Portia B

Portia B., OH

“Portia, I want to do this.” These were the exact words from my mother (Sharonne L. Lopez) as she handed me the flier from the counter. It was another routine check up for her lungs. After finishing the registration process, I wheeled her to a space in the lobby away from the main crowd. I took a moment to read the flier. A walk in honor of lung health from the American Lung Association. My mother never asked to participate in any such events, but I took her asking like a little child announcing they found $20 on the ground. Little did I know, saying yes to this event, would be the first and last time we’d participate as a mother-daughter team.

We made it to the Great Lakes Science Center at seven in the morning on September 18th, 2021 for the Lung Force Walk. My mother had her walker along with two spare oxygen tanks. Her pace was slow, but the excitement in her heart made others think different. I brought my camera along to document the day. This was a day of celebration for her. It was time to kick off the walk. I stayed with mom in case I would need to push her in the walker. The military strength from Sgt. Lopez (mom served in the army) did not require an ounce of assistance from me. Mom paced herself and stopped during certain points to catch her breath. Several individuals and staff members from The American Lung Association would stop to ask if she needed help. Her common response was “I’m catching my breath” or “Give me one minute, Baby”. I saw the determination in her face to complete this walk with oxygen running through her nose and her walker for support. The saying goes, she believed it and achieved it.

My mother’s journey began with her lung cancer diagnosis in 2018. She had a CT scan a few weeks prior that showed a spot on her right lung. The doctor recommended a biopsy to confirm if the spot was cancerous or benign. We scheduled the appointment right away despite my mother wanting to ignore it. I’m grateful for the access to our local hospitals because scheduling and availability can add unwanted stress. I took my mother in for her appointment and waited in the lobby. Once the procedure was completed, the doctor came out and confirmed Non-Small Cell Lung Cancer Stage 3A. I recall for a moment how my heart began to sink, but I brought myself back to a space of gratitude. I said thank you to the doctor and I shared with my mom that we would be on this train together.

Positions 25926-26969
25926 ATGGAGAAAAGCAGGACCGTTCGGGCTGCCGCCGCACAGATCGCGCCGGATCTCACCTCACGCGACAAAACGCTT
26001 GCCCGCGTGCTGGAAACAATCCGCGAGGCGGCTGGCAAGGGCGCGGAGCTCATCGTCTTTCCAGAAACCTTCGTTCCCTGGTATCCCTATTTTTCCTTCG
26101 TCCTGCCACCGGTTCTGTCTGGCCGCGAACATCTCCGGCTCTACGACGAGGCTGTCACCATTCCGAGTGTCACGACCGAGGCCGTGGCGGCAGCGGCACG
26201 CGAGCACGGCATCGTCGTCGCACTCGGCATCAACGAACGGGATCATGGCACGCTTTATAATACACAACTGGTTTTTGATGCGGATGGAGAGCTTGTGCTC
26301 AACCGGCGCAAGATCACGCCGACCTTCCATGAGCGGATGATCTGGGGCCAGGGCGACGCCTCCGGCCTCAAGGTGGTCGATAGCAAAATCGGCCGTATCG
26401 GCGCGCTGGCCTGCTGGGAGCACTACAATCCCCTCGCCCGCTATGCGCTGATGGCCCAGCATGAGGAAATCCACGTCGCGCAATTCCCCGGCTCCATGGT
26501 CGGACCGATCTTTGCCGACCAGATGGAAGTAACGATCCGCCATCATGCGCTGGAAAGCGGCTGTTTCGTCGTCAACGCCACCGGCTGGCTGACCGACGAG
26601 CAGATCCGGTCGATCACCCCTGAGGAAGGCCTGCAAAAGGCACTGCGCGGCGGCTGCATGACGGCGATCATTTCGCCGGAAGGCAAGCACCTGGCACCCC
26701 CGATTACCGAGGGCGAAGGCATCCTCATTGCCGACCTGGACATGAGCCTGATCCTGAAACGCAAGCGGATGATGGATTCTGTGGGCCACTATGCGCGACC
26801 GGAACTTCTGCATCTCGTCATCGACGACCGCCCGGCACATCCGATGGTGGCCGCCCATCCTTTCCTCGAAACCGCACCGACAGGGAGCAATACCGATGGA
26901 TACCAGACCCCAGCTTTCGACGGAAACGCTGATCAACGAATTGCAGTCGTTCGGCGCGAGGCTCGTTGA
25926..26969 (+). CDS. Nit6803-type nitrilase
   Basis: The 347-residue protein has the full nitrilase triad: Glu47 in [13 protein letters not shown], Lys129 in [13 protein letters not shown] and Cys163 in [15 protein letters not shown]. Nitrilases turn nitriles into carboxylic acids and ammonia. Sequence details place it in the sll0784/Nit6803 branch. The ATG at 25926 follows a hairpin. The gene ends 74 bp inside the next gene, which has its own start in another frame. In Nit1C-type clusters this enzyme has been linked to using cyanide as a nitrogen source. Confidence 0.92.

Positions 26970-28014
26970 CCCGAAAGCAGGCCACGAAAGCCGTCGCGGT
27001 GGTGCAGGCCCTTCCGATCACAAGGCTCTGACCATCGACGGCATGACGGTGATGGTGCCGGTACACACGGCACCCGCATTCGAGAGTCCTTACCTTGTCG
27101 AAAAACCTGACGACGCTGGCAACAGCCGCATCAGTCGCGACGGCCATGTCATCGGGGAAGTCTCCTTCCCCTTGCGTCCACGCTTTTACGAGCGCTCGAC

Post the biopsy, it was time to meet with the oncologist to go over her treatment plan. The goal was four segments of chemotherapy and then a month break before radiation. Both my mother and myself agreed on the plan. We felt the doctor gave a thorough explanation of the entire process which helped ease not only my mom’s anxiety, but also my own. Her chemo appointments were scheduled in a series on the same day every 4 weeks. I always took my mother to her appointments and my brother picked her up in the afternoon. I’m thankful that my place of employment, at the time, was very accommodating of my schedule.

The final chemo treatment was checked off in my planner. It was November 29th, 2018 (the day before my birthday), that we would celebrate mom’s victory. One mountain on this journey with her had been conquered. During one of her follow up visits, the doctor’s noticed a shift in her oxygen levels. My mother was not getting enough oxygen based on her test results. They decided to prescribe my mother supplemental oxygen where she could use it at her leisure. I remember the oxygen company bringing several different sized tanks (portable) along with the at home concentrator. My house at one point reminded me of the science experiments broadcasted all over the mainstream television networks. Anyone know where Albert Einstein’s offspring are located?

My mother’s journey through radiation resulted in her need for supplemental oxygen. Post the final radiation appointment, the doctor gave her the “all clear” for cancer being in her system. We cheered and celebrated another victory for mom. I remember the phone call as though it happened yesterday. In my phone, I have March 1st listed as my mom’s cancer remission date. I celebrate this victory (now in honor of my beloved mother) to show others the power of perseverance, support and there is an opportunity within every obstacle.

Being a caregiver of my beloved mother for the last four years taught me the importance of gratitude and need for continued advocacy. My mother’s journey (now she can rest peacefully) opened a door for me to share her story and encourage others through their cancer journey as patients or caregivers. My beloved mother and myself were a team, which aided in her well-being during the thick of her treatments. If my mother did not receive a biopsy when the doctor recommended, the time with my mother would have been cut shorter. My hope for years to come is the access to lung screenings, healthcare and additional resources will result in more successful outcomes.

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